By Eric Johnson
For many years, Latter-day Saints were led to believe that Joseph Smith translated the Book of Mormon by looking directly at the gold plates that he supposedly dug up out of the ground that had been buried by Moroni, the last living Nephite, in the fifth century AD. This same Moroni is said by LDS leaders to have come back as an angel almost fourteen centuries later; Moroni introduced Smith to the plates in 1823, allowing him to take them home in 1827.
When it comes to translation, the image the church gave its membership is typified in this cover from the February 2001 Ensign magazine, an official publication of the LDS Church:
Look at the painting carefully. Joseph Smith is peering down at the gold plates, with his fingers running across one of the plates of the unsealed portion. (Since it is taught that only one-third of the plates were unsealed, it appears that he’s almost at the end of his translation.) The candle light provides illumination, with a quill pen standing on the table to the very left, symbolizing that this portrayal is during the time of translation. We assume that Oliver Cowdery is sitting on the other side of the table writing down Smith’s words. The conclusion any objective observer would have when looking at this painting is that Joseph Smith is translating the plates, letter by letter and word by word, by literally looking at the plates.
Now fast forward almost 17 years later. In the December 2017 Ensign magazine, Seventy Marcus B. Nash wrote an article titled “Joseph Smith: Strength out of Weakness.” A painting we have never seen before was shown on pages 58 and 59. Here it is:
Notice, that the scribe (we assume it is Oliver Cowdery) sits on one side of the table, writing down what Joseph Smith is saying. The plates are covered in a bag, a much different portrayal than what is depicted in the first painting. A top hat sits behind the plates, as only an eighth (or so) of the hat can be seen. Smith’s hand rests on the hat, as if he is steadying it; an informed audience would assume that a seer stone rests at the bottom of the hat. (For those not “in the know,” the hat can hardly be seen and would not disturb the mindsets of those who still think Smith looked literally at the plates for his translation.) Smith has just lifted his head after getting the translation from the rock and is giving the words to Cowdery so he could write them down.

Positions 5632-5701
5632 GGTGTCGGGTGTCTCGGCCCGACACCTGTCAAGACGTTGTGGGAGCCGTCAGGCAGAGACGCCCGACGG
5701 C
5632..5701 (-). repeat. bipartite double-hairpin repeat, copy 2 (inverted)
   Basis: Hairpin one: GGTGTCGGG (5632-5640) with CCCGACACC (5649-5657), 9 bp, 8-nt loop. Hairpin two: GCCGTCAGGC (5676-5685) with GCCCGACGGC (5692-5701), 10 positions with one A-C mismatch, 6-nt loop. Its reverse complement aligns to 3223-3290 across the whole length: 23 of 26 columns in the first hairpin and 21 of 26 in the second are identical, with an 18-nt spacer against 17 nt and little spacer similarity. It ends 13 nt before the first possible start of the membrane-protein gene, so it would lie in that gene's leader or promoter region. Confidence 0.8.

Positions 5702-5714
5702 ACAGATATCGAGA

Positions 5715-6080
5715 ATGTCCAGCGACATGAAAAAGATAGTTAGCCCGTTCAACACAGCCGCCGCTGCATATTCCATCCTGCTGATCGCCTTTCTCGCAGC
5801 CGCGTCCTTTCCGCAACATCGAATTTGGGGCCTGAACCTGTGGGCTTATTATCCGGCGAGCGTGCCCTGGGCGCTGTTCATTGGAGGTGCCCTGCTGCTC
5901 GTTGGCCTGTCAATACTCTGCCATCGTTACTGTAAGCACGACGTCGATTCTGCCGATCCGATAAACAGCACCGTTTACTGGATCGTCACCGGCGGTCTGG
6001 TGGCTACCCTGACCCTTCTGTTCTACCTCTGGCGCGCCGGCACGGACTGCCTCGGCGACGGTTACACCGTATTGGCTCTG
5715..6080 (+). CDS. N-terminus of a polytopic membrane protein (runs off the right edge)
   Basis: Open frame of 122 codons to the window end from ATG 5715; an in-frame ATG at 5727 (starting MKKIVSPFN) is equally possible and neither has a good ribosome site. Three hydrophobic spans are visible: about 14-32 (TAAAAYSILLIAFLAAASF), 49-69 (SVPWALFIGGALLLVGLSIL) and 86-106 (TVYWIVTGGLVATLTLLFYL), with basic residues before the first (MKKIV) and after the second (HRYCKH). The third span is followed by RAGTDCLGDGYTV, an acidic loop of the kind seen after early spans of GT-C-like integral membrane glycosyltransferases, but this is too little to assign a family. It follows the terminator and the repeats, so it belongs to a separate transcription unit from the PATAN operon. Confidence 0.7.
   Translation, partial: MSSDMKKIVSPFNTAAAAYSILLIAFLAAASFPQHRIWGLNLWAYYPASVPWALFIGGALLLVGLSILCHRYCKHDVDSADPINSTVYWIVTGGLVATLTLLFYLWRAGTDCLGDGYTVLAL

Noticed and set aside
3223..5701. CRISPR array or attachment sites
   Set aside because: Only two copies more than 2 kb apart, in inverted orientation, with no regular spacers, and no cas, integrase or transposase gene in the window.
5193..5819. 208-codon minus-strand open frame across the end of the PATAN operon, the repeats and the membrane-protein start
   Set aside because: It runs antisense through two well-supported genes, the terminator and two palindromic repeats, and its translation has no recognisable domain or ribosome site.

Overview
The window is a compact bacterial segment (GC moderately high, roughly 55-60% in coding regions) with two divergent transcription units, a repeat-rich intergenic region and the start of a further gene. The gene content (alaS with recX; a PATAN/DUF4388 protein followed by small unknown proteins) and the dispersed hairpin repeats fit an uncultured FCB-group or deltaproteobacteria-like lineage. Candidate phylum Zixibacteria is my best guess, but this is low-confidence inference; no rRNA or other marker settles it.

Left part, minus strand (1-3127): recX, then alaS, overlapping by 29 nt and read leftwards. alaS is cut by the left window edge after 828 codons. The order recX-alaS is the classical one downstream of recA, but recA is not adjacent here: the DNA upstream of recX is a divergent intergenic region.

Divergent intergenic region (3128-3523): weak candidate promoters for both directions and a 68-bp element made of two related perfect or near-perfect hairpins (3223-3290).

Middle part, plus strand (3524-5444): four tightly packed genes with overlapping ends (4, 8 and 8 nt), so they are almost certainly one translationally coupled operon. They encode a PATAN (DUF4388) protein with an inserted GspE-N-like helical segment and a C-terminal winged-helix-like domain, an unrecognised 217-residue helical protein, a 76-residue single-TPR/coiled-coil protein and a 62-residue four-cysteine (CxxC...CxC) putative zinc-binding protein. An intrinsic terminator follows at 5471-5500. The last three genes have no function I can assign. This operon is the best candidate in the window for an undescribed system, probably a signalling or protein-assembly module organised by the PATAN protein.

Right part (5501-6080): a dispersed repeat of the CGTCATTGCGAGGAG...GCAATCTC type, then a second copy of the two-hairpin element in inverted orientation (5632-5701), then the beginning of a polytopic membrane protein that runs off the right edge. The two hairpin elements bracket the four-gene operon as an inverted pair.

It wasn’t until 2015 when a Gospel Topics Essay admitted that the seer stone was used in the translation of the Book of Mormon. (See MRM’s review of the essay here.) Today there is a display in the Church History Museum (across the street from Temple Square) portraying the actual seer stone. Take a tour with us at the museum by clicking here.
Questions this new painting raises:
- Why did the LDS Church leaders make it appear that Smith ran his finger over the Book of Mormon plates when they certainly knew this was not the case? (Possible answer: It sounds more spiritual than having the Mormon founder look at a magic rock to get the translation.)
- What was it that made the church come to terms with the real history? (Possible answer: The Internet has shed too much of the history for the church to deny this fact any longer, and perhaps coming to terms is nothing more than damage control.)
- If Smith didn’t need to look at the plates for the actual translation of the Book of Mormon, then why did he have to take the plates home with him in 1827 when they were so heavy, most likely over 200 pounds? (See here.)
- Did the plates need to be near-by in order to translate them, even though Smith didn’t look at them with his literal eyes? (Possible answer: Does God work through “osmosis”? If so, it seemed like the translation could have just as easily come with the seer stone even if the plates were three miles away.)
These are questions every honest Latter-day Saint ought to ponder.
See the article I wrote titled “Should Church Art Coincide with the Facts?”